Seasonal allergic rhinitis is more commonly known as hay fever. About 8 percent of Americans experience seasonal allergies. Hay fever occurs when your immune system overreacts to an outdoor allergen, such as pollen. The most common culprits are pollens from wind-pollenated plants, such as trees, grasses, and weeds. The pollens from insect-pollinated plants are too heavy to remain airborne for long, and they’re less likely to trigger an allergic reaction. Seasonal allergies are less common during the winter, but it’s possible to experience allergic rhinitis year-round. Depending on your allergy triggers and where you live, you may experience seasonal allergies in more than one season. You may also react to indoor allergens, such as mold or pet dander.
- The symptoms of allergic rhinitis may feel like those of a cold in the beginning. But in the case of hay fever, symptoms usually appear when a person encounters an allergen, such as pollen or mold.
- Symptoms include itchy eyes, itchy nose, itchy throat, itchy ears, sneezing, irritability, nasal congestion and hoarseness. People may also experience cough, postnasal drip, sinus pressure or headaches, decreased sense of smell, snoring, fatigue and asthma.
- Many of these symptoms are an overreaction by the body attempting to protect the vital and sensitive respiratory system from outside invaders. The antibodies produced by the body succeed in keeping the foreign invaders out, but also cause the symptoms characteristic of allergic responses.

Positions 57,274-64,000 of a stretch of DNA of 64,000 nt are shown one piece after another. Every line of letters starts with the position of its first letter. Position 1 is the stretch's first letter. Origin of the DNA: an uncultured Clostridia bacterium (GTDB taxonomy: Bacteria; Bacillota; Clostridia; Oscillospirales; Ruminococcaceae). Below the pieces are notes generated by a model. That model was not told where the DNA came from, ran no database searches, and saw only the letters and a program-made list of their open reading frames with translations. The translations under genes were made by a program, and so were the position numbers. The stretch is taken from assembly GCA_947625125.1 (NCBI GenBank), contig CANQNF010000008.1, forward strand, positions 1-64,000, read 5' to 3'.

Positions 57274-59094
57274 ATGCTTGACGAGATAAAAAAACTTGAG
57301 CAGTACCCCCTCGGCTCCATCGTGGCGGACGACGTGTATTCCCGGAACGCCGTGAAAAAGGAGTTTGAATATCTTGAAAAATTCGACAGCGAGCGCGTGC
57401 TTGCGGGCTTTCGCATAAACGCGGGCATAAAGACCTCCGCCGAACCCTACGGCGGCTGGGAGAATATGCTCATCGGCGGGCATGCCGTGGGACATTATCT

- People can develop hay fever at any age, but most people are diagnosed with the disorder in childhood or early adulthood, according to the Mayo Clinic. Symptoms typically become less severe as people age.
- Often, children may first experience food allergies and eczema before developing hay fever. This then worsens over the years, and patients then develop allergies to indoor allergens like dust and animals, or seasonal rhinitis, like ragweed, grass pollen, molds and tree pollen.
Hay fever can also lead to other medical conditions. People who are allergic to weeds are much more likely to get other allergies and develop asthma as they age. But, those who receive immunotherapy, such as allergy shots that help people's bodies get used to allergens, are less likely to develop asthma.
Symptoms of seasonal allergies range from mild to severe. The most common include:
- runny or stuffy nose
- watery and itchy eyes
- itchy sinuses, throat, or ear canals
- postnasal drainage
Less common symptoms include:
- shortness of breath
Your doctor will know if you have hay fever based on your symptoms and a physical exam. If he needs more proof, he’ll use skin and blood tests to see how your body reacts to certain substances. During a skin test the doctor will prick your back or arm with tiny tubes that contain common allergens. If you’re allergic to any of them, your skin will get red, itchy, or swollen at the test site. When an allergen binds to antibodies located in your nose, eyes, and mouth, your body releases chemicals that cause your symptoms.
The best medicine for hay fever is avoidance. Medications are also available to treat symptoms of hay fever. Some people also try alternative treatments. Take steps to avoid seasonal allergens. For example, use an air conditioner with a filter to cool your home in the summer, rather than ceiling fans. Also, make sure to check your local weather network for pollen forecasts, and try to stay indoors when pollen counts are high.